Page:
September 9, 2010
Contact Steve Buckstein
Cascade Policy Institute has released a new report on how well the Oregon Health Plan met its promised goals.
Conceived in the late 1980s, the Oregon Health Plan has been called a “bold experiment” designed to expand health insurance to Oregon’s low-income residents. It relied on explicit rationing of care through a prioritized list of conditions and treatments.
Launched in 1994, the OHP sought simultaneously to expand coverage, control costs, and foster provider participation.
Sixteen years later, report author Dr. Eric Fruits concludes that:
“[L]ike the experimental drug that performs no better than a placebo, the Oregon Health Plan has produced results that are not significantly different from the outcomes seen by the U.S. as a whole.”
Dr. Fruits makes three major findings about the goals of the Oregon Health Plan:
• Covering the uninsured: Over the life of the plan, the share of uninsured in Oregon has not been significantly different from the rest of the U.S. for any sustained period of time. Similarly, over time, Oregon’s share of the population covered by Medicaid is virtually no different from the rest of the U.S. Data presented by the state tended to overstate the number of uninsured prior to implementation of the Oregon Health Plan and understate the number of uninsured after the plan was rolled out, thereby inflating the plan’s early success in expanding coverage.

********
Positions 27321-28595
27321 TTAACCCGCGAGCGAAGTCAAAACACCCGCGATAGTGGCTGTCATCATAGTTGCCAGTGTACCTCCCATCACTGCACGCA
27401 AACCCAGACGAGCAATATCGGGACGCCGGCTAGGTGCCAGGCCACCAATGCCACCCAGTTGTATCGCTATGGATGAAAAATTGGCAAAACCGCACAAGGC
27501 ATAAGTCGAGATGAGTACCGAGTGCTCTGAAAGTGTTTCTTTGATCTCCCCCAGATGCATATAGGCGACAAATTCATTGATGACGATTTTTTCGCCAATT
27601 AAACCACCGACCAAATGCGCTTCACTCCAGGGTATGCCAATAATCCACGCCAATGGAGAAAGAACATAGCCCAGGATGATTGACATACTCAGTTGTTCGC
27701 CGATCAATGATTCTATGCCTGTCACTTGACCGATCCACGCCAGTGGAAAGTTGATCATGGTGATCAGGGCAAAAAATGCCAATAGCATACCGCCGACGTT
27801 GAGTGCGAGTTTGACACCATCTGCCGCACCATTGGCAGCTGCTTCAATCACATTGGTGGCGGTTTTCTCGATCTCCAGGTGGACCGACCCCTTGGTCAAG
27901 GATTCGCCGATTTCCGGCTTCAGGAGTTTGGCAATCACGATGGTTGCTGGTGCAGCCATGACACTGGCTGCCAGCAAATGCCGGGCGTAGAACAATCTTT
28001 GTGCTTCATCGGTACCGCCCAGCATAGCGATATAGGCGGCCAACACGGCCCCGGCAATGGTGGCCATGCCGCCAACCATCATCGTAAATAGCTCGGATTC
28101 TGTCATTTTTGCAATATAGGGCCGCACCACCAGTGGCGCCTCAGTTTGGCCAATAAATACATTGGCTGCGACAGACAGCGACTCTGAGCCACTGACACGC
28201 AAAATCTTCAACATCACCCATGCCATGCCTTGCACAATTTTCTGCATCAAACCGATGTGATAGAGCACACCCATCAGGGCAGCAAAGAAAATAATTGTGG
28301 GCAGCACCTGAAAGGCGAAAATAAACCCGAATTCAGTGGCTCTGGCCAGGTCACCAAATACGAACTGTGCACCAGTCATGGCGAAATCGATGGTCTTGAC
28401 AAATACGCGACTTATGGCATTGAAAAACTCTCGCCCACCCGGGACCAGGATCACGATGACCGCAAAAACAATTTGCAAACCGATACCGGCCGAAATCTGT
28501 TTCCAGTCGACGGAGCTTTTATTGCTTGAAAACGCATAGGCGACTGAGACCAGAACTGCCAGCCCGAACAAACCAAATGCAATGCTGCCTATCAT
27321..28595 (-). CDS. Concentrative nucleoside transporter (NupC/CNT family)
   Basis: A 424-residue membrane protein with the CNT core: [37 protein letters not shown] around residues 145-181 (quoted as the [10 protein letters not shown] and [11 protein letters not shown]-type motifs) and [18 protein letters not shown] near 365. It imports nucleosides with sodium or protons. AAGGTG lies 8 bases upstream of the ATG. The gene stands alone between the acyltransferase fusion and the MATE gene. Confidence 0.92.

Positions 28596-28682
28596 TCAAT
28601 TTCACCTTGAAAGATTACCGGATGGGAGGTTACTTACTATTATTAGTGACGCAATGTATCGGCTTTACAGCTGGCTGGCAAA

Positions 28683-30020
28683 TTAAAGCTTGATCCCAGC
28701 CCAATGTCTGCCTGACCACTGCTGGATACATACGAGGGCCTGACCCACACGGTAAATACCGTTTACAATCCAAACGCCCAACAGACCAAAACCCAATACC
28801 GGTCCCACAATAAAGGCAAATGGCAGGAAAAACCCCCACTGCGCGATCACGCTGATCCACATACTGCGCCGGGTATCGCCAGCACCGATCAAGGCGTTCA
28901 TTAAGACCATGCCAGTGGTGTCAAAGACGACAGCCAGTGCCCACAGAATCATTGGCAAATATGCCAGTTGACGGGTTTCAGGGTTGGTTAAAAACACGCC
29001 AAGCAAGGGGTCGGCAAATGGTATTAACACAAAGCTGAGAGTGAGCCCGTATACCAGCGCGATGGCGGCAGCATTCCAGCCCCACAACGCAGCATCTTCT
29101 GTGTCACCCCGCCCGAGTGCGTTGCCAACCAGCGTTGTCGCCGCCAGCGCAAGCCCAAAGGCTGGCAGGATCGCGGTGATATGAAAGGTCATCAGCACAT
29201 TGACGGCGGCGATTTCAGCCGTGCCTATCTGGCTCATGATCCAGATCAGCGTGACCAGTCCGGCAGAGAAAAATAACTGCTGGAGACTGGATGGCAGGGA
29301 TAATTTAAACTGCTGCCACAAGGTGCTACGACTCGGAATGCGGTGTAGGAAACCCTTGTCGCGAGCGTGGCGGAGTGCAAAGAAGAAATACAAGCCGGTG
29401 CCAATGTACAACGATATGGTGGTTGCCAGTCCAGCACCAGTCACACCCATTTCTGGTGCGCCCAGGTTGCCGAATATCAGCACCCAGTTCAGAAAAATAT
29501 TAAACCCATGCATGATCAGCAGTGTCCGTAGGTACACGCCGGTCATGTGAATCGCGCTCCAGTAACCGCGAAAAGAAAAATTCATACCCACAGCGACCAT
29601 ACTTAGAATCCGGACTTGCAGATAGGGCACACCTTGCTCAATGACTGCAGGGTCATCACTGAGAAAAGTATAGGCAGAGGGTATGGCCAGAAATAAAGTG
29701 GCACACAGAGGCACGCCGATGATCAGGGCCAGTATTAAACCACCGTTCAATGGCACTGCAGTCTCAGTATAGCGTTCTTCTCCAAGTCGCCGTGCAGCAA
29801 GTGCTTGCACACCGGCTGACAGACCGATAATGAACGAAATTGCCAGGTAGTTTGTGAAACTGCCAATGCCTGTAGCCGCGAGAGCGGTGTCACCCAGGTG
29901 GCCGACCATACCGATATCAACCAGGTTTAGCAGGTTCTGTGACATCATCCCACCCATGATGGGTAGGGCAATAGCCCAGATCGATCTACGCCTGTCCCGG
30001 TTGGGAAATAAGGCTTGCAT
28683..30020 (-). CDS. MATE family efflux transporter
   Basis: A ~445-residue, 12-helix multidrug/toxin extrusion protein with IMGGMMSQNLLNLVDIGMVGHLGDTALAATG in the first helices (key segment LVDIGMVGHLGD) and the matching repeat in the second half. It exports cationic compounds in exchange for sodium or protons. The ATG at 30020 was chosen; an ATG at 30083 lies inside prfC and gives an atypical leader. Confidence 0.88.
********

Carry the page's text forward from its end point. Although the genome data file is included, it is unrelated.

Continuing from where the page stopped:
• Medicaid spending: Total Medicaid expenditures and Medicaid expenditures per enrollee have closely tracked U.S. expenditures, an indication that the Oregon Health Plan has not been any more or less successful than the U.S. as a whole in controlling costs.
• Provider participation: Initial hopes for broad provider participation have been dashed by the pullout of larger managed care providers and a shrinking pool of providers willing to accept Oregon Health Plan enrollees as new patients.
Cascade Senior Policy Analyst and founder Steve Buckstein points out that “no other state has followed this ‘bold experiment,’ and now we know why.”
“Based on Dr. Fruits’ findings,” Buckstein says, “I think it’s safe to say that if we showed a knowledgeable observer the results of five random states’ Medicaid programs, they would not be able to pick Oregon out of the crowd.”
Dr. Fruits suggests one way to improve Oregon’s Medicaid results:
“A program offering some type of health savings accounts to Oregon’s Medicaid eligibles is one way that Oregon may meet many of the Oregon Health Plan goals at a lower cost and with smaller demands on administrative overhead. In addition to helping the state get out of the health care management business, a program of health savings accounts would save money by making the insured more aware of the expected costs and benefits of health care services.”
Buckstein points out that South Carolina has a program similar to what Dr. Fruits recommends: Health Opportunity Accounts that place funds in Medicaid participant accounts every year. “While still an experiment itself,” Buckstein adds, “such a program holds out promise to better meet goals that the Oregon Health Plan clearly has failed to achieve.”
The Oregon Health Plan
A “Bold Experiment” That Failed
by Eric Fruits, Ph.D.
with Andrew Hillard and Laura Lewis